Ungainly in looks, but 2012 Nissan Sunny ticks the budget boxes

Road Test After driving too many supercars, Kevin Hackett comes back to Earth in a less than Sunny saloon.

The Sunny is affordable, reliable and fairly spacious but its looks are a major turn-off and it feels like it could blow away in the wind. Lee Hoagland / The National
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The Nissan Sunny and its ilk exist to provide affordable, reliable transport for families on tight budgets. They are not here to excite on any level - I get that. My expectations are low, preconceived ideas are consigned to the mental dustbin and a reality check has already taken place. This will be nothing more than an ordinary car, but the problem with reviewing anything ordinary is that it's difficult to engage you, our readers, and give you something you might remember long after this newspaper has been recycled. Still, I'll give it a shot.

I do have experience when it comes to this end of the market. For six months I rented a Nissan Tiida saloon, before I realised I could own and drive a car I actually liked for less financial outlay. The Tiida never once let me down, was comfortable enough for the daily commute and its air conditioning was never anything other than ice-cold. It was all the car I could ever need for the mundane task of getting from A to B, yet I thought a car couldn't get any more basic. I was wrong.

The Sunny actually sits beneath the Tiida in Nissan's vast range of vehicles, between it and the diminutive Micra. And it shares the Micra's platform, which is where problems begin for the Sunny because, while the Micra is small, it's also ideally proportioned. It's a fun way of getting around the city, nippy and engaging to drive because its simple engineering is perfectly matched to its size and shape. What Nissan's designers have done with the Sunny, however, spoils that recipe.

Just look at it. Have you ever clapped eyes on a more ungainly hunk of metal than this? I doubt it. Its bug-eyed front end is grown up enough (more Altima than Micra) but its slab sides and high roofline make the wheels look totally lost. The one I'm driving is actually the range-topping SL model, with 15-inch alloys, while the others are fitted with 14-inch rims and plastic hubcaps. It looks like it could topple over in the next gust of wind and the cut of the rear doors has to be seen to be believed.

Yet those small wheels mean small tyres, which mean smaller bills when it comes to replacing them. And that bloated, stretched cabin design means more legroom for rear passengers and an airy ambience for all occupants, so the negatives can be spun into positives quite easily. See, I can be unbiased as well as opinionated.

The looks of a car will mean very little to those customers targeted by Nissan with this model - they'll be more interested in a low forecourt price, cheap insurance, maintenance and servicing costs. But they should also be aware that the Sunny's physical construction works against it once you've taken it out of the city backstreets, because its height relative to its wheel size makes it feel unstable at speed. Really unstable.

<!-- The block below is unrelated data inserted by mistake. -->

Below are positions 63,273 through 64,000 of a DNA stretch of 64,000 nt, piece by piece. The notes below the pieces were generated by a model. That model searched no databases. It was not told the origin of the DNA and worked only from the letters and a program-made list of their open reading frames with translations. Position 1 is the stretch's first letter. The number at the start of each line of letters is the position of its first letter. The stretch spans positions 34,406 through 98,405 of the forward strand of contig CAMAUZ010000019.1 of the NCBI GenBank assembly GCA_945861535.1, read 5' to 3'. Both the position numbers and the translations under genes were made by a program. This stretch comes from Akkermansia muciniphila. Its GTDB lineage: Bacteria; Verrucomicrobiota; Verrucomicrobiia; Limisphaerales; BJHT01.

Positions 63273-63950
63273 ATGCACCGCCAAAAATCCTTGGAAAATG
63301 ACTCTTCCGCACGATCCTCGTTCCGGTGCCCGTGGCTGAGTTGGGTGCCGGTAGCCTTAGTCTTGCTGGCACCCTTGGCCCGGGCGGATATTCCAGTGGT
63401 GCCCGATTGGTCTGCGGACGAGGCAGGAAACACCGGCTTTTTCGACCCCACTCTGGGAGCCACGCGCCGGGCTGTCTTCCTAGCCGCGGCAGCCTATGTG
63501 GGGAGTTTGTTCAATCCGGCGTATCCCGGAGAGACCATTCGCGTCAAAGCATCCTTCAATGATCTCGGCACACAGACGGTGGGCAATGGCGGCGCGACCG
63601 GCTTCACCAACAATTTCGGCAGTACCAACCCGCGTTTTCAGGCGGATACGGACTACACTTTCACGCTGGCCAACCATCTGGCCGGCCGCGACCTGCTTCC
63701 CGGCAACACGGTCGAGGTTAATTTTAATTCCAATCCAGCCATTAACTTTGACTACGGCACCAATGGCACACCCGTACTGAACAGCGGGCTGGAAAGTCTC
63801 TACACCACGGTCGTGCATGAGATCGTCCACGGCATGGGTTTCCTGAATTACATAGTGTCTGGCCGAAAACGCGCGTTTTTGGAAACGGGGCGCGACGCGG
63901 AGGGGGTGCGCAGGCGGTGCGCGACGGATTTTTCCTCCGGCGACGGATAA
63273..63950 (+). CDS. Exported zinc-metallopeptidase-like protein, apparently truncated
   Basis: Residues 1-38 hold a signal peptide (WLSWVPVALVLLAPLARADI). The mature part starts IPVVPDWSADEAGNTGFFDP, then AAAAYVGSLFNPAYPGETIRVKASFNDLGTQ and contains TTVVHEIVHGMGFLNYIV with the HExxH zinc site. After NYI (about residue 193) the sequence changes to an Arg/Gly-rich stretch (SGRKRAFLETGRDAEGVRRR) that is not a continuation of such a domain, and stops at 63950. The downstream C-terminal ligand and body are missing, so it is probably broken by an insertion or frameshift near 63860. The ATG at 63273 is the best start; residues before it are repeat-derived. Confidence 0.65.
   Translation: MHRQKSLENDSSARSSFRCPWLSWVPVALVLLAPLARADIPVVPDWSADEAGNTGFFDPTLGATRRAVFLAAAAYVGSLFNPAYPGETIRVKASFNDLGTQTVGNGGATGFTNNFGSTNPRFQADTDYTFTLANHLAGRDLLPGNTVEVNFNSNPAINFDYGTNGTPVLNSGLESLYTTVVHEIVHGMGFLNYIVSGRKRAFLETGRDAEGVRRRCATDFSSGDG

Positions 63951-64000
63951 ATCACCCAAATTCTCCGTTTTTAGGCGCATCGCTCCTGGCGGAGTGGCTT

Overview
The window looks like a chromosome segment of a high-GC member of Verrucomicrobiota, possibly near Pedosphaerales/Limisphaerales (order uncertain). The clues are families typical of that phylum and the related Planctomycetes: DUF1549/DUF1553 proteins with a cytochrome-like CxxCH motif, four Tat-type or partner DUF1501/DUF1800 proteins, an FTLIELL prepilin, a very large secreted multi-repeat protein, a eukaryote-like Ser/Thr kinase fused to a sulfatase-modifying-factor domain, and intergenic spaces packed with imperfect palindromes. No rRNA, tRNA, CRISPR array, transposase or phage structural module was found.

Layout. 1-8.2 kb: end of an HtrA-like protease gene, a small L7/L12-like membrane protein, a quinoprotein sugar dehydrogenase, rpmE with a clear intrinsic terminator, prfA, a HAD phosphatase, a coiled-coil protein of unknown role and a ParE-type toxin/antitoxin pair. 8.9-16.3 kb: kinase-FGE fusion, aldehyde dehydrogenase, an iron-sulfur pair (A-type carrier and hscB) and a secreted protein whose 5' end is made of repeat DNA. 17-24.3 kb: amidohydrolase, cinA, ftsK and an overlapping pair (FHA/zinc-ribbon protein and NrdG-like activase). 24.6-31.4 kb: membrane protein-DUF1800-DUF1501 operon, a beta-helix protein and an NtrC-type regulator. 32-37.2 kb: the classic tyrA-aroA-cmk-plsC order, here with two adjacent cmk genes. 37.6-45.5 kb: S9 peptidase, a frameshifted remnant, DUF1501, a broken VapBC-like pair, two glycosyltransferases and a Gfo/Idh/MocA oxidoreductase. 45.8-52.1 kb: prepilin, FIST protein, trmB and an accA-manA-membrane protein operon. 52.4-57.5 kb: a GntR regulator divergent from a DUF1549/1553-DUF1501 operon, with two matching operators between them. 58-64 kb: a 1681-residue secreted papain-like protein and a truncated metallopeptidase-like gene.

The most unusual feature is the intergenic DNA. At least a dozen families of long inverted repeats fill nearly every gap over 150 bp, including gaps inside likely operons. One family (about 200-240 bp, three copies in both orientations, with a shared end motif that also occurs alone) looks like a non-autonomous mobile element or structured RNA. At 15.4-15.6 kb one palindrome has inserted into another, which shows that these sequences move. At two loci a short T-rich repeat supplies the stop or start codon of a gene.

Obviously, when you're driving a car this size with an engine that develops just 99hp, you're going to get overtaken by other vehicles. All of them, actually. And when another car passes the Sunny, it rocks from side-to-side in the slipstream. It gets worse the faster you drive, and don't even think about taking a corner at anything more than a snail's pace, either. Even when the straight-ahead is nice and clear, at speeds of 120kph or more (I did get it to max out at 140) it starts to wander all over the place, requiring constant corrective inputs at the wheel.

It's softly sprung, which is part of the problem, but that in itself provides benefits in a comfortable experience for the occupants' derrières. The trade-off will always be this tendency to feel floaty but that won't really be an issue to those in the market for a Sunny, will it?

Put your foot flat on the accelerator and it gets a bit noisier, but doesn't seem to go any faster. The four-speed slush box shifts around without being obtrusive but the engine feels asthmatic, like it's being thrashed within an inch of its life, whenever you're driving at normal highway speeds.

Realistically though, Sunny customers don't hanker for speed or driving dynamics, do they? They just want to get themselves and the kids to Ikea without breaking down, and this humble Nissan will meet those requirements any day of the week.

Don't buy too much while you're there, though, because while the boot space is a fairly generous 490 litres, the rear seats don't fold down. A hatchback design would not only have probably looked more resolved, but that added practicality would have been a real bonus, too. But while the rear seats remain fixed in place, you can enjoy Bluetooth connectivity and adjust the stereo's volume on the steering wheel, which makes me question Nissan's priorities here.

The Sunny starts at Dh47,000 and that's not a lot of cash for a new car that seats four adults in relative comfort, but the SL I'm in costs Dh11,000 more. And while I see the point of this car and can, just about, look beyond its limitations, if it was my own money on the table I'd be heading for the Approved Used section at Nissan, where I'd be able to select a much better car (that's as good as new) for the same outlay. Either that or I'd get a Micra and tell the kids to stop moaning about the lack of leg room.

A Mazda 3 is not much more expensive, is much nicer to look at, is more powerful and better to drive. Guess where I'm heading with this?

Base price/as tested Dh47,000/Dh58,000

Engine 1.5L four-cylinder

Gearbox Four-speed automatic

Power 99hp @ 6,000rpm

Torque 134Nm @ 4,000rpm

Fuel economy, combined 6.3L/100km